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In re C.L.D.

District of Columbia Court of Appeals

October 28, 1999


Before Wagner, Chief Judge, Ruiz, Associate Judge, and Pryor, Senior Judge.

Appeal from the Superior Court of the District of Columbia (Hon. Gregory E. Mize, Hearing Judge)

Argued November 20, 1998

Per Curiam

A petition was filed against appellant, C.L.D., in the Superior Court, Family Division, Juvenile Branch, alleging assault on a police officer in violation of D.C. Code § 22-505 (a) (1995 Repl.). He was found guilty of the offense at the Conclusion of a factfinding hearing. This case raises a question of statutory interpretation. That question is whether an individual's verbal challenge to a police officer's order, and attempt to walk away from the officer, falls within the prohibition of the statute. We hold, in the circumstances presented, that appellant did not violate the provisions of the statute. Accordingly, we reverse the adjudication of guilt rendered by the trial court.


At about 9:30 a.m. on February 5, 1997, a school day, appellant and two other young men were walking in the 3900 block of Yuma Street, Northwest, in the District of Columbia. The three young men were approximately a block away from a local high school. Officer Melvin Evans, in uniform, approached them and inquired if they were students at the school. Upon receiving an affirmative answer, and knowing that starting time at the school was 8:45 a.m., the officer directed the students to stand by the police car and to produce identification. The students replied they had none. The officer then sought information from them orally. Appellant refused to identify himself and began to use profanity. When he stated his intention to leave, the officer directed him to remain. After more profanity, appellant started to walk away. The officer forcibly restrained him and placed him in custody. *fn1


Early common law decisions produced a trilogy of rules regarding the arrest of a citizen by a police officer. Though related, these rules address separate concerns. It is a long-standing premise that a law enforcement officer is authorized to use reasonable force necessary to effect the arrest or detention of a citizen. Understanding Criminal Law, Dressler, Sec. 21.03 (2d ed. 1995); Criminal Law, Robinson, Sec. 8.3 (1996); Durham v. State, 199 Ind. 574, 159 N.E. 145 (1927). Earlier precedents allowed a citizen to use reasonable force to resist what the citizen believed, in good faith, to be an unlawful apprehension. Understanding Criminal Law, at Sec. 18.06 (D). Lastly, an officer was authorized to use measured force, depending upon the gravity of the offense, against a fleeing suspect. See id. With the increase of urban communities, the use of force in the latter two circumstances became more restricted, and significant changes evolved. Many jurisdictions have enacted statutes providing that an arrestee may not resist apprehension even if it is believed that the arrest or detention is unlawful. Id. Similarly, the magnitude of force, and the manner of pursuit, used by a police officer to catch a fleeing suspect, has caused increasing scrutiny and restraint, see, e.g., Tennessee v. Garner, 471 U.S. 1 (1985). As the Supreme Court observed in Terry v. Ohio, 392 U.S. 1, 13 (1968), ". . . Street encounters between citizens and police officers . . . range from wholly friendly exchanges of pleasantries or mutually useful information to hostile confrontations [between] armed men . . . ." Thus courts are continuously concerned with balancing legitimate law enforcement powers and the rights of individual citizens.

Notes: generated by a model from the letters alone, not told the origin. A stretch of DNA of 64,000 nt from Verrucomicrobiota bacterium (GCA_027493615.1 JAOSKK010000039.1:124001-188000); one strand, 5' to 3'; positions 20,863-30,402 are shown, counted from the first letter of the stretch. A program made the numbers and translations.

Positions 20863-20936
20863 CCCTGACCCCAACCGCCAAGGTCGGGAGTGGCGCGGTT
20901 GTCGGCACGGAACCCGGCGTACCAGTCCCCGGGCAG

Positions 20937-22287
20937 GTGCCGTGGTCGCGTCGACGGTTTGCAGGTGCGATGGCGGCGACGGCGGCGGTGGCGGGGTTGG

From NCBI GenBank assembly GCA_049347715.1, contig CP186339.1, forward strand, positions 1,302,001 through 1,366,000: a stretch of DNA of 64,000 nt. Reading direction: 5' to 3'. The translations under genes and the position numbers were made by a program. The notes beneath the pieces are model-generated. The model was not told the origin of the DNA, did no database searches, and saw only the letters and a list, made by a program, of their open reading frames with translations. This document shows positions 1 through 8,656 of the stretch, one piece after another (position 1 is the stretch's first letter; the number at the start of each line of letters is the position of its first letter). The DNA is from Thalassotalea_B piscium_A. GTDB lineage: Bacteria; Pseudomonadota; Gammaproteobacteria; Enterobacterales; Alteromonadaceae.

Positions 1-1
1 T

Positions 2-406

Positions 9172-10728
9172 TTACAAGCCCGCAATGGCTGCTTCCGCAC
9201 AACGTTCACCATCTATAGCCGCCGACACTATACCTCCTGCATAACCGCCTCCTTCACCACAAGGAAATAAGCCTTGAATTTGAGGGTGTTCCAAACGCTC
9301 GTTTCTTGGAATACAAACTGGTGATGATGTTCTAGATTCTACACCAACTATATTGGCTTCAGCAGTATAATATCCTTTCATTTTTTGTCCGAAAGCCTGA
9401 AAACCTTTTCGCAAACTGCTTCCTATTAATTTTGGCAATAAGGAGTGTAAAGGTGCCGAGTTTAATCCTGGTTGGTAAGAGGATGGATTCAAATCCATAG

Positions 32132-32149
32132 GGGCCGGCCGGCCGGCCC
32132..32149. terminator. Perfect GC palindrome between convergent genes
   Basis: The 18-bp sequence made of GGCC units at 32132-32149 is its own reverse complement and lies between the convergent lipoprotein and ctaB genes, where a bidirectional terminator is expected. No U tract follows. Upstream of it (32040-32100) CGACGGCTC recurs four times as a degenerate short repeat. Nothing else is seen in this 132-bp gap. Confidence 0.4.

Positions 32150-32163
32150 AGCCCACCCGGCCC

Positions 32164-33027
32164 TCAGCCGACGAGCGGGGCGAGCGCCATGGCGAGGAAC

D.C. Code section 22-505 (a), provides, in part:

Whoever without justifiable and excusable cause, assaults, resists, opposes, impedes, intimidates, or interferes with any officer or member of any police force operating in the District of Columbia while engaged in or on account of the performance of his or her official duties . . . . It is neither justifiable nor excusable cause for a person to use force to resist an arrest when such an arrest is made by an individual he or she has reason to believe is a law enforcement officer, whether or not such arrest is lawful.

This statute, broadly drawn, stems from, and is related to, the common law rule permitting a police officer to effectuate an arrest or detention by reasonable force, if necessary. It plainly seeks to deescalate the potential for violence which exists whenever a police officer encounters an individual in the line of duty.